Take the 2-minute tour ×
Stack Overflow is a question and answer site for professional and enthusiast programmers. It's 100% free, no registration required.

I am working with a multi-configuration Jenkins project. The two configuration axes are Win/Linux and 32/64-bit. I would like to build the primary configuration (32-bit Windows) whenever version control changes, but to only build the other configurations once weekly (just to make sure that they stay reasonably up to date).

Is it possible to achieve this schedule without breaking the project up into multiple individual projects?

share|improve this question

2 Answers 2

up vote 1 down vote accepted

Unfortunately not through Jenkins directly at this point AFAIK. There is only one time handler per job, and the multi-configuration is a single job, it has a single timer.

There is a hack, but it will be tough, and I'm not sure of the exact script required, but if you can check the day of the week, you could try something like this in your script:

if (day == Sunday |OR| $NODE_NAME == win32), then:
  <carry out build steps here>
finish

This way:

  • If the day is Sunday, all steps will be carried out regardless of Node.
  • If the node name is win32, the step swill be carried out too.
  • However, if day is not Sunday and $NODE_NAME is win64 or linux32 or linux64, no steps will be carried out.

Note that $NODE_NAME is a standard Jenkins environment variable. However, this assumes that your build is done through either "Execute Shell" or "Execute Windows Batch"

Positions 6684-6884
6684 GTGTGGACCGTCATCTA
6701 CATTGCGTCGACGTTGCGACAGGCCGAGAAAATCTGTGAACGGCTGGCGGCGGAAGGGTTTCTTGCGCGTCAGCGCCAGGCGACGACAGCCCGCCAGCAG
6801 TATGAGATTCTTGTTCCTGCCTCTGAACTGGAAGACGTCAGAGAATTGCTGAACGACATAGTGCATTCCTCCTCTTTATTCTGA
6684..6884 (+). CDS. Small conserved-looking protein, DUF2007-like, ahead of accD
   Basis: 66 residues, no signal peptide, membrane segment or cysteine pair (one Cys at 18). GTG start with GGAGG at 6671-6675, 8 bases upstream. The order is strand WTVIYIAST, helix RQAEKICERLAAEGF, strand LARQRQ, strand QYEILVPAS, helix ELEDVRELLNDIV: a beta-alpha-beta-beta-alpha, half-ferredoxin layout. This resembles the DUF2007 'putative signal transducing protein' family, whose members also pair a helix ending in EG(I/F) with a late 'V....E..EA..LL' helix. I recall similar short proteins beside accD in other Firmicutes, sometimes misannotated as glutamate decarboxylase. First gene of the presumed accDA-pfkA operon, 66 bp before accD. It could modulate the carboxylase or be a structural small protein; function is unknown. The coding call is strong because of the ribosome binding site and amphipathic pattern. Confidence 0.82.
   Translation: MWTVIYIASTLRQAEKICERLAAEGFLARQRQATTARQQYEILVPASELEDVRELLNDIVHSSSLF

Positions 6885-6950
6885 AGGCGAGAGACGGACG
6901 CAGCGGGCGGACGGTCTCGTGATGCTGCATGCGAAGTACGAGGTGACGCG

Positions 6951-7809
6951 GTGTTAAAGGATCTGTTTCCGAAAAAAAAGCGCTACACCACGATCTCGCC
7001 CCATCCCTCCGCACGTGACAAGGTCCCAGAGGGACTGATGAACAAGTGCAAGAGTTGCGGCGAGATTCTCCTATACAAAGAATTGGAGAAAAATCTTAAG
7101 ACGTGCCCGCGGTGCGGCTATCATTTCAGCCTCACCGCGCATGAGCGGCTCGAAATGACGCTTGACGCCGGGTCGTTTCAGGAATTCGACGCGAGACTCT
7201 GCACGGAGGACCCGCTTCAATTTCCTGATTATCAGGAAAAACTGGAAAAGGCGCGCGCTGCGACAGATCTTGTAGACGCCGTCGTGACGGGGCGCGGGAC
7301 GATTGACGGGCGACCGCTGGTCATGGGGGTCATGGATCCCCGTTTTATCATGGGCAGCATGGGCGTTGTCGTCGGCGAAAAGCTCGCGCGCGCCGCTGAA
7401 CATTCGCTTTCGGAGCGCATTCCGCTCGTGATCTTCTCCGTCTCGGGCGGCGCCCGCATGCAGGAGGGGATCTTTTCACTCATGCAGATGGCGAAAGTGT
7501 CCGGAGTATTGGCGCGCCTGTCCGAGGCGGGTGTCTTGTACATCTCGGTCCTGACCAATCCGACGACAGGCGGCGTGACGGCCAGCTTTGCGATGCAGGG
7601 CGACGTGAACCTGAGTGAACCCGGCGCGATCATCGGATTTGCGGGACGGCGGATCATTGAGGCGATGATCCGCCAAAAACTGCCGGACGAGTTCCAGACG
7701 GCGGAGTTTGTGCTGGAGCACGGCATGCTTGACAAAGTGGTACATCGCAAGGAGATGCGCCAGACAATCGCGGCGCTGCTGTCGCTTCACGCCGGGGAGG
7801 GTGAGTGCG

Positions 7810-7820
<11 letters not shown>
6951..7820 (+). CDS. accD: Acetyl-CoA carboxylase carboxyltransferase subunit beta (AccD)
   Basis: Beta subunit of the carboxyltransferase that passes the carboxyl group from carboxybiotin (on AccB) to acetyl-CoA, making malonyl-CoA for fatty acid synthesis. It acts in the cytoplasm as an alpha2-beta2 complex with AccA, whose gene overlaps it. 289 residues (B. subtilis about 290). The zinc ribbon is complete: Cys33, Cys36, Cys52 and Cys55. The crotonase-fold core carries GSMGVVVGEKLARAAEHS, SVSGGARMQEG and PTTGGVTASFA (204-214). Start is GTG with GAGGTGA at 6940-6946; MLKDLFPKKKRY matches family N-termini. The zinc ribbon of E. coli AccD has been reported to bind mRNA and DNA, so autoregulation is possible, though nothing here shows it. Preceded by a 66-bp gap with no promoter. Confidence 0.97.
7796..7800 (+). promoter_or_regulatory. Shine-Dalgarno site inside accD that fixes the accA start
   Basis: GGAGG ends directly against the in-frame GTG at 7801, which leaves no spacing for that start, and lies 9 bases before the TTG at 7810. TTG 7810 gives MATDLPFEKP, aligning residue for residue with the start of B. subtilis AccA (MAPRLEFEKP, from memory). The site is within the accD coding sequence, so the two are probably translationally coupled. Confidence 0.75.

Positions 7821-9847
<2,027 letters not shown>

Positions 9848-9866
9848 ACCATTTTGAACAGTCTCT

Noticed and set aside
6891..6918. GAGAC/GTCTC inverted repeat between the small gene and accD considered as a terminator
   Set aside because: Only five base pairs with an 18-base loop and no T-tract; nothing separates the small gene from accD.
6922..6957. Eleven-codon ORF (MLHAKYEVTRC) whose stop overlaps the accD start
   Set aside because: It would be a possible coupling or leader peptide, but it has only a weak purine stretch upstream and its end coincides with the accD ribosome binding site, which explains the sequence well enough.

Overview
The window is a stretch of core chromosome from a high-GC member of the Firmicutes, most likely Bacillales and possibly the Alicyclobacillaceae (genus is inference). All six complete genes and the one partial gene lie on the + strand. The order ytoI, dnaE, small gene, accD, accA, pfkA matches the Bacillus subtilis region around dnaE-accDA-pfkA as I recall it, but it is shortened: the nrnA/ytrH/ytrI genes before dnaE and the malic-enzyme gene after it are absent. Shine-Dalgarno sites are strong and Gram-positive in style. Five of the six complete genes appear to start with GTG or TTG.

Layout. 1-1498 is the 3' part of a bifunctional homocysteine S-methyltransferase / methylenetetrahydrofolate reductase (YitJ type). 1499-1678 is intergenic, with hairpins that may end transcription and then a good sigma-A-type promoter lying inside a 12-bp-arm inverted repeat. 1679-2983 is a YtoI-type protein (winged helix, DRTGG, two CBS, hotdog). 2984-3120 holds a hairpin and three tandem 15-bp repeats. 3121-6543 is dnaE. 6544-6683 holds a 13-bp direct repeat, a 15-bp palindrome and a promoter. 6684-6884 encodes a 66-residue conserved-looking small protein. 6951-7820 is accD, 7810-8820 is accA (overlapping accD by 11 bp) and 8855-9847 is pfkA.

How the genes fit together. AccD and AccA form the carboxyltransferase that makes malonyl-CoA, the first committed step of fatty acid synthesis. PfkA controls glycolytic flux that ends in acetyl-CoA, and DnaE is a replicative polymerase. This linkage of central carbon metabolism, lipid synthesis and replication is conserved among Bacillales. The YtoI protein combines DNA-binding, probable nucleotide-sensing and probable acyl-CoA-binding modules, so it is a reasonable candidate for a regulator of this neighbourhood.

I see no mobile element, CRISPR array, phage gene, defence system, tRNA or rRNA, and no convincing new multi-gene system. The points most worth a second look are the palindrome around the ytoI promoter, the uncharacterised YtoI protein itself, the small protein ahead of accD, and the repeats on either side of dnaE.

Is there any reason the others shouldn't build at the same time?

You could create two jobs, one for your primary so it is a free-style job, and the other as a multi-configuration with Win64/Linux and leave that on a separate, weekly timer.

share|improve this answer
    
Thanks very much, clever idea to put the date check in the build script. I think both of you are probably right that I should just build all 4 configurations each time. I'll just use the win32 build as a "touchstone" so it reports failing builds right away. –  kylewm Oct 5 '12 at 22:34

Please consider this:

Why not build ALL available configurations EVERY time?
- after all, that is the whole idea of Continuous Integration...

Can drop the artifacts of those builds after a short period of time,
so they don't clog your disk, but if anything breaks your build - you will know it right away.

Can also set the slaves' queue to run a single job at a time, so the builds don't overload the build-servers.

The other solution requires:

  • Two "starters" for your build
  • All slaves to be available

Set Job_A1 as a weekly scheduler that triggers Job_B (the main multi-configuration build process).
Set Job_A2 to run Job_B whenever there are source-code changes.
Set Job_B to know if it was triggered by Job_A1 or Job_A2 (can pass its name as a parameter),
and also set Job_B to ignore calls from Job_A2 ("exit 0"), if the current config. differs from Windows-32bit.

This way, all 4 configurations will run whenever there are source-control changes, but only one will actually build.

Good luck!

share|improve this answer
    
Very creative solution! I think you're probably right that I should just build all the configurations each time though. Thanks –  kylewm Oct 5 '12 at 22:31

Your Answer

 
discard

By posting your answer, you agree to the privacy policy and terms of service.

Not the answer you're looking for? Browse other questions tagged or ask your own question.